US 5423810 A
Electrosurgical cauterizing apparatus has a radio frequency generator with a power oscillator which generates a bipolar cauterizing output signal for application to a pair of cauterizing electrodes. The oscillator carrier frequency varies according to the load resistance represented by tissue being cauterized and this variation is used to monitor the tissue resistance as cauterization progresses. The apparatus generates a cauterisation termination signal according to progress of the tissue resistance on a resistance versus time curve characteristic of the tissue cauterization process.
1. Electrosurgical cauterising apparatus comprising a radio frequency generator having a pair of output terminals for the delivery of radio frequency power at an output carrier frequency to a bipolar electrosurgical cauterising tool, wherein the generator includes means for altering the output carrier frequency of the delivered radio frequency power according to an electrical resistance of tissue being cauterised by the tool during cautery, output carrier frequency monitoring means for sensing said tissue resistance, and control means operable to generate a cautery termination signal in response to the sensed tissue resistance having reached a predetermined end point value, the signal being generated for terminating the delivery of cauterising radio frequency power to the cauterising tool.
2. Apparatus according to claim 1, wherein the control means are operable to detect a minimum sensed tissue resistance following an initial stage of cautery during which the tissue resistance is falling and to generate the termination signal at least approximately at the time of reaching the minimum.
3. Apparatus according to claim 1, wherein the control means is operable to detect a maximum sensed tissue resistance following an initial stage of cautery during which the tissue resistance is falling and an intermediate stage of cautery during which the tissue resistance is rising, and to generate the termination signal at least approximately at the time of reaching the maximum.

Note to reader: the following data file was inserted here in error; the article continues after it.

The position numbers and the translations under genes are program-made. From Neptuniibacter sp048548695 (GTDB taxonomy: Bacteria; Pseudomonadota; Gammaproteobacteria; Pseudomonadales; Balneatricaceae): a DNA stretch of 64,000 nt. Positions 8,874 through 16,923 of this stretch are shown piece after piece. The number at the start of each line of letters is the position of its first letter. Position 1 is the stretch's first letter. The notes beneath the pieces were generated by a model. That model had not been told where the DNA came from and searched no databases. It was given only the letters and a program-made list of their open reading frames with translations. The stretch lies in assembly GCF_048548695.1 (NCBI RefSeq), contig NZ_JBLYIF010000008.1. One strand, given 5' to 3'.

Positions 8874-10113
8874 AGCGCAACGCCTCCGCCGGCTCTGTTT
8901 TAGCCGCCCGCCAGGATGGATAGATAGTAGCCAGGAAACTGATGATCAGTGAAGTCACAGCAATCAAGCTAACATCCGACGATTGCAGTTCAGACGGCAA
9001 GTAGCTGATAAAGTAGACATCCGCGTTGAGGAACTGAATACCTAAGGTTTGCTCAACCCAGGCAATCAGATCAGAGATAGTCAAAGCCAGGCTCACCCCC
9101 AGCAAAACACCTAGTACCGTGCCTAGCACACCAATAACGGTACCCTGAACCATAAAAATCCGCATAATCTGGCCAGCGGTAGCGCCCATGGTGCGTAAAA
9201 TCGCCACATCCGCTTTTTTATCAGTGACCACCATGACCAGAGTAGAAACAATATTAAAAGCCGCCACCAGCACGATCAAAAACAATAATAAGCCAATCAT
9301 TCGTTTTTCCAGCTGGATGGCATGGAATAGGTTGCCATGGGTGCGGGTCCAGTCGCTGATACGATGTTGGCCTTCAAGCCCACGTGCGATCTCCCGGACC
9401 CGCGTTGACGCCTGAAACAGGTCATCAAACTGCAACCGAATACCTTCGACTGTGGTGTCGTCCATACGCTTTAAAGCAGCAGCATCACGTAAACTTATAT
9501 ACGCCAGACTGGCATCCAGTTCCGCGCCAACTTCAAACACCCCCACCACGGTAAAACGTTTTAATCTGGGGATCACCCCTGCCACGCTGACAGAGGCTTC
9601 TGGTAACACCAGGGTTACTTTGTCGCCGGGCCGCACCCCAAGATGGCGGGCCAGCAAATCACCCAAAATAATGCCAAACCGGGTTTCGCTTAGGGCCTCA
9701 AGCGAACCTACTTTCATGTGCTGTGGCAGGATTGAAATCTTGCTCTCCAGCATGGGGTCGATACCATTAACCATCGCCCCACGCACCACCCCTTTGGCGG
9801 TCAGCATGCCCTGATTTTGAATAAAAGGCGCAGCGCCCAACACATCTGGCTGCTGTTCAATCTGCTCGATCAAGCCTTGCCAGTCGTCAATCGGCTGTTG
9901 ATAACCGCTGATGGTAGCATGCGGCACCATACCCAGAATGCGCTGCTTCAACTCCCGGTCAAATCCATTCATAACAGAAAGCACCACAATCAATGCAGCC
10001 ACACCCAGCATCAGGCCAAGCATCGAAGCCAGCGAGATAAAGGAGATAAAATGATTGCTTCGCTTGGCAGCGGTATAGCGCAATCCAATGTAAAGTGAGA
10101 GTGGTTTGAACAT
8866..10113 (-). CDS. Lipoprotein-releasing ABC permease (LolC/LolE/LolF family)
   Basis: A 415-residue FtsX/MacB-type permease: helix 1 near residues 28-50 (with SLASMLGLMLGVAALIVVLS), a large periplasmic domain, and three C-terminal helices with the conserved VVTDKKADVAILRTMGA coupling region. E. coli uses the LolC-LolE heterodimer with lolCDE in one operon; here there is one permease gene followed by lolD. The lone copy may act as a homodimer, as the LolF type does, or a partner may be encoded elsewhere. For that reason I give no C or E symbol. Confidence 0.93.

4. Apparatus according to claim 1, wherein the control means are operable to detect an initial period of falling tissue resistance followed by an intermediate period of rising tissue resistance and to generate the termination signal when the sensed tissue resistance has reached a value during one or either of the said periods which value has a predetermined relationship with the sensed tissue resistance at the beginning of the relevant said period.
5. Apparatus according to claim 1, including a cautery level setting device and wherein the control means are operable to store an initial tissue resistance value sensed at the beginning of cautery, and to detect a minimum sensed tissue resistance following an initial stage of cautery during which the tissue resistance is falling and a maximum sensed tissue resistance following an intermediate stage of cautery during which the tissue resistance is rising, and wherein the control means are further operable to generate the termination signal at any of a plurality of predetermined tissue resistance values occurring at different times during the initial period, the intermediate period, and a final period of cautery according to the setting of the level setting device.
6. Apparatus according to claim 5, wherein the control means are arranged such that each of at least some of the tissue resistance values are predetermined by having a particular ratio with respect to the last preceding one of the initial resistance value, the minimum resistance and the maximum resistance.
7. Apparatus according to claim 1, wherein the generator includes a switching device coupled to the control means and operable to stop delivery of radio frequency power in response to the termination signal.
8. Apparatus according to claim 1, wherein the generator includes a power control circuit coupled to the control means, and the control means are operable to feed a power setting signal to the power control circuit to set the output power of the generator according to an initial sensed tissue resistance.
9. Apparatus according to claim 8, wherein the control means are operable to feed a further power setting signal to the power control circuit when the sensed tissue resistance approaches the predetermined end point value in order to reduce the output power of the generator until the end point value is reached.